Friday, October 17, 2014

Retreat to Paradise - A Short Story

Have you ever written something and then completely forgot about it? I'm guilty of this myself. I found a short story recently and had to chuckle a bit. I remember writing it for Writer's Digest as one of the "Your Story" entries, where you come up with flash fiction piece based on a one-sentence prompt. I can't remember exactly what the prompt was now, but it had something to do with "seven people go out on a chartered boat and only six return." From there, I came up with the story below. I never heard anything back from Writer's Digest, and I did submit it to another flash fiction contest where it made the first round and then languished. Since then, it's just been sitting on my computer. I thought I'd share it here for fun--clearly I was reading a lot of chick lit back then.

Retreat to Paradise

Samantha leaned over the side of the boat and stared into the crystal blue water. She was thinking about him . . . again. At 32 years old, she hadn’t expected her life to turn out this way when she left him seven years ago. They met on a whim while she had been on vacation with a few friends trying to clear her head before figuring out what she wanted to do with her life. He struck up a conversation with her and three days later her friends had left without her.

At first, working side-by-side with him was a welcome distraction from the real world, and lying in his embrace at night under the midnight blue sky dotted with stars, she could lose herself in his tanned skin and warm brown eyes. But eventually, Samantha had tired of the isolation and began to long for the fast pace and endless possibilities of the city. He had tried to talk her out of leaving, but she had made up her mind and left before he could convince her she was making a mistake. She was certain moving back to the city, renting a loft apartment and taking on a “normal” job would all lead her down the yellow brick road to happiness, marriage, and children.

Now, she tried to ignore the sound of her colleagues talking about — what else? — executive presentations, the common ground that brought the seven of them to the resort in the first place. There was Richard, the undereducated and overpaid senior vice president and his twenty something assistant Phoebe, who didn’t even try to hide the fact that she had been sleeping with Richard since her first week on the job. Tom was a 55-year-old workaholic who had been stumbling around the conference in a fog since his wife had finally walked out on him the week before. Chantal, the stereotypical career woman who was more interested in climbing the corporate ladder than raising a family had brought her dowdy husband along on the retreat, but no one bothered to remember his name. And then there was Jay, whose silky voice and confident demeanor made him a no-brainer at leading sales conferences, but whose not-so-subtle gropes Samantha had grown tired of fending off. Today, they were taking the morning off to tour some of the local islands on a chartered boat, but that hadn’t stopped the conversation from turning back to brand management and corporate communications.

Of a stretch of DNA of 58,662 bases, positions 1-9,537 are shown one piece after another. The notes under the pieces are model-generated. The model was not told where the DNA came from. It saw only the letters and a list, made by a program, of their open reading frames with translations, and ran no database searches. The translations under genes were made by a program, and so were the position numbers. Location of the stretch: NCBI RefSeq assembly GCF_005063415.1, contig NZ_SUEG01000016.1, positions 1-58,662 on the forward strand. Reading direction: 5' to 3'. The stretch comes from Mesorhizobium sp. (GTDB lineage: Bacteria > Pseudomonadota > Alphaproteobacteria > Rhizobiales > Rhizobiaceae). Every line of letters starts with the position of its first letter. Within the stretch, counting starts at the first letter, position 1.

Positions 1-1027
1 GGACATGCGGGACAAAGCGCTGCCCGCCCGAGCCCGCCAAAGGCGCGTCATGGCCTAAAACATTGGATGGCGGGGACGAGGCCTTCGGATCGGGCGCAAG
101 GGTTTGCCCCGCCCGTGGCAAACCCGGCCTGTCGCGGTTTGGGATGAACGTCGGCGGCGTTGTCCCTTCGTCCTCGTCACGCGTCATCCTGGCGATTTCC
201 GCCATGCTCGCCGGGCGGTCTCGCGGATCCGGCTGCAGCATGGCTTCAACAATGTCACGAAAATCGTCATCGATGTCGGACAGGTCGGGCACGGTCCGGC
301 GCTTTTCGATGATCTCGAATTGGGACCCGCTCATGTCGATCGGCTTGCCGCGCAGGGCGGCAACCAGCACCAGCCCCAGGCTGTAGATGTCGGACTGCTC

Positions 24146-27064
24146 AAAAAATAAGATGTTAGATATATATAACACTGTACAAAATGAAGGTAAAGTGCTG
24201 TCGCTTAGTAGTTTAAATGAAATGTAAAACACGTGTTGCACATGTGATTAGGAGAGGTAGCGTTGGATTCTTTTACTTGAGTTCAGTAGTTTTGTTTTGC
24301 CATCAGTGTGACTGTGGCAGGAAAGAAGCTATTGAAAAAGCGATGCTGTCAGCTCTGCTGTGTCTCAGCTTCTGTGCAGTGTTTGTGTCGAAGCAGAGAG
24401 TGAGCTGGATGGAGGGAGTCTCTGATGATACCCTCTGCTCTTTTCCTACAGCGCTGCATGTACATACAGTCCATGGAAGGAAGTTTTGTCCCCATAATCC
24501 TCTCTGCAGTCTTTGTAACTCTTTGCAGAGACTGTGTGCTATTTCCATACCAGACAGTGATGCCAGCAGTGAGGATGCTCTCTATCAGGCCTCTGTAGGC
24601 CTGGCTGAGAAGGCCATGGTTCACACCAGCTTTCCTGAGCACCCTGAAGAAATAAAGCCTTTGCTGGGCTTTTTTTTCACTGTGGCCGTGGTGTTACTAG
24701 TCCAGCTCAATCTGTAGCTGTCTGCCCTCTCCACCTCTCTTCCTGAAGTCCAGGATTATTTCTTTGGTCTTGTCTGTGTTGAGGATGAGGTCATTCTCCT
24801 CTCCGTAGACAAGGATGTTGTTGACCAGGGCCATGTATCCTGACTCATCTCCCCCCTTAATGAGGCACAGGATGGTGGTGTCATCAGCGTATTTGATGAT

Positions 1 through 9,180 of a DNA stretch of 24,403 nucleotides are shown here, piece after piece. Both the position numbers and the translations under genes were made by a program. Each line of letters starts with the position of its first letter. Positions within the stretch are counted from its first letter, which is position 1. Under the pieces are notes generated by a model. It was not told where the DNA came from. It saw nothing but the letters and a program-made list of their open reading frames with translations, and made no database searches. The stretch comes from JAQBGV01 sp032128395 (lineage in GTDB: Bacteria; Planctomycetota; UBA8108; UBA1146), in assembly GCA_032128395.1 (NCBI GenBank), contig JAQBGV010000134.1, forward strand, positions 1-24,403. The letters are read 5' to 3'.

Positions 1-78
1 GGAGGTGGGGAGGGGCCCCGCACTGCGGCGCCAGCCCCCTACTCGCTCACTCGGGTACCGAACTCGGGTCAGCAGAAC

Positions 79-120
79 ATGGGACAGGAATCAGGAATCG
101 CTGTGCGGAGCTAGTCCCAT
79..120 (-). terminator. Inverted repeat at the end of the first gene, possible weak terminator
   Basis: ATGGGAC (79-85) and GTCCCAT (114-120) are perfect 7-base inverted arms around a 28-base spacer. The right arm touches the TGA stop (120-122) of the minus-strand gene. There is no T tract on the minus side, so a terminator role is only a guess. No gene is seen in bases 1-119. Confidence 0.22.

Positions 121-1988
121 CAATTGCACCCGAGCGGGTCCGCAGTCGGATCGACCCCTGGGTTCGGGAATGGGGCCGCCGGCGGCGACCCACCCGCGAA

But she was still thinking about him. The memories often flashed through her mind as she worked overtime polishing the images of an impressive client list and eating Chinese take-out every other night with no Mr. Right on the horizon. She still lived in the cramped loft apartment. She did work for a great company with a competitive salary and benefits, and conferences to tropical destinations were definitely perks envied by many of her friends, but what else? She brushed away Jay’s hand as it ran up the side of her shorts again and looked at him sternly over the top of her sunglasses.

The boat docked and she stepped out on the sandy white beach, her eyes instantly drawn to the tiki hut at the water’s edge. A gaggle of bikini-clad women were crowded around the bar, sipping fruity frozen drinks. Seven years ago she had been one of them. His head was lowered, but she instantly recognized the hair she had run her fingers through so many times. He looked up, and his eyes met hers and he began to smile as the group walked toward the hut.

“What’s good here?” asked Richard, as Chantal gave a bored sigh and Tom attempted to wipe some of the sweat from his brow with the back of his hand.

“There’s a drink, the ‘Slammin’ Sam,’ that's pretty good,” her former love replied. “I'll make up a batch for your group. Miss, would you like to help me out?”

He held out his hand to Samantha over the bar. She hesitated for a split second, thought of her lonely apartment back home and catalogued file of take-out restaurants and gave him a slow smile in return.

“Why not?” she asked, as she helped her climb over the bar, and much to her delight, Jay’s jaw dropped to the ground.

Four hours later, after many rounds of ‘Slammin Sam’s’ and general sun-drenched relaxation, the group boarded the boat to head back to the hotel.

But this time, only six returned.

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